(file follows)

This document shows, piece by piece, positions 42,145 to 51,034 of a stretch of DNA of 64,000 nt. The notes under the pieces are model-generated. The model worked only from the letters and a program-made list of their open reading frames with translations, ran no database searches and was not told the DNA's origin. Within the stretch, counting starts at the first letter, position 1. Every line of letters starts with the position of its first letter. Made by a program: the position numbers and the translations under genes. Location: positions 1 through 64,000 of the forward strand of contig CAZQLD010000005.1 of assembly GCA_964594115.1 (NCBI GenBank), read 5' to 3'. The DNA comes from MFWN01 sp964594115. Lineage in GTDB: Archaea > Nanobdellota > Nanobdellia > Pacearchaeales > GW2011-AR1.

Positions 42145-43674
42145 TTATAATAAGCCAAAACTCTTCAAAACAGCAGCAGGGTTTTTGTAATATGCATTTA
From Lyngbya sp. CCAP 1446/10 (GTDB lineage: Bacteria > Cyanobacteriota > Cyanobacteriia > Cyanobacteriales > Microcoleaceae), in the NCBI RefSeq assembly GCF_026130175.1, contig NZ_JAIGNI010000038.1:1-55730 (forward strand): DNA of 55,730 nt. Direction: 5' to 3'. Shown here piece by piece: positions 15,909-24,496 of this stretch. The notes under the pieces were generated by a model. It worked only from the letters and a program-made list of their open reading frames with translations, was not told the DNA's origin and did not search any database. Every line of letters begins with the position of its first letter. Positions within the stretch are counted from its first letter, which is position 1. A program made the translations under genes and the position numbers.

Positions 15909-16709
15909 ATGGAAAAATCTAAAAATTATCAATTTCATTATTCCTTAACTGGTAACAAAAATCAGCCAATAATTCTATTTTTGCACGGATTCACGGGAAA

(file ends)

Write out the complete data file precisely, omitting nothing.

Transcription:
This document shows, piece by piece, positions 42,145 to 51,034 of a stretch of DNA of 64,000 nt. The notes under the pieces are model-generated. The model worked only from the letters and a program-made list of their open reading frames with translations, ran no database searches and was not told the DNA's origin. Within the stretch, counting starts at the first letter, position 1. Every line of letters starts with the position of its first letter. Made by a program: the position numbers and the translations under genes. Location: positions 1 through 64,000 of the forward strand of contig CAZQLD010000005.1 of assembly GCA_964594115.1 (NCBI GenBank), read 5' to 3'. The DNA comes from MFWN01 sp964594115. Lineage in GTDB: Archaea > Nanobdellota > Nanobdellia > Pacearchaeales > GW2011-AR1.

Positions 42145-43674
42145 TTATAATAAGCCAAAACTCTTCAAAACAGCAGCAGGGTTTTTGTAATATGCATTTA
From Lyngbya sp. CCAP 1446/10 (GTDB lineage: Bacteria > Cyanobacteriota > Cyanobacteriia > Cyanobacteriales > Microcoleaceae), in the NCBI RefSeq assembly GCF_026130175.1, contig NZ_JAIGNI010000038.1:1-55730 (forward strand): DNA of 55,730 nt. Direction: 5' to 3'. Shown here piece by piece: positions 15,909-24,496 of this stretch. The notes under the pieces were generated by a model. It worked only from the letters and a program-made list of their open reading frames with translations, was not told the DNA's origin and did not search any database. Every line of letters begins with the position of its first letter. Positions within the stretch are counted from its first letter, which is position 1. A program made the translations under genes and the position numbers.

Positions 15909-16709
15909 ATGGAAAAATCTAAAAATTATCAATTTCATTATTCCTTAACTGGTAACAAAAATCAGCCAATAATTCTATTTTTGCACGGATTCACGGGAAA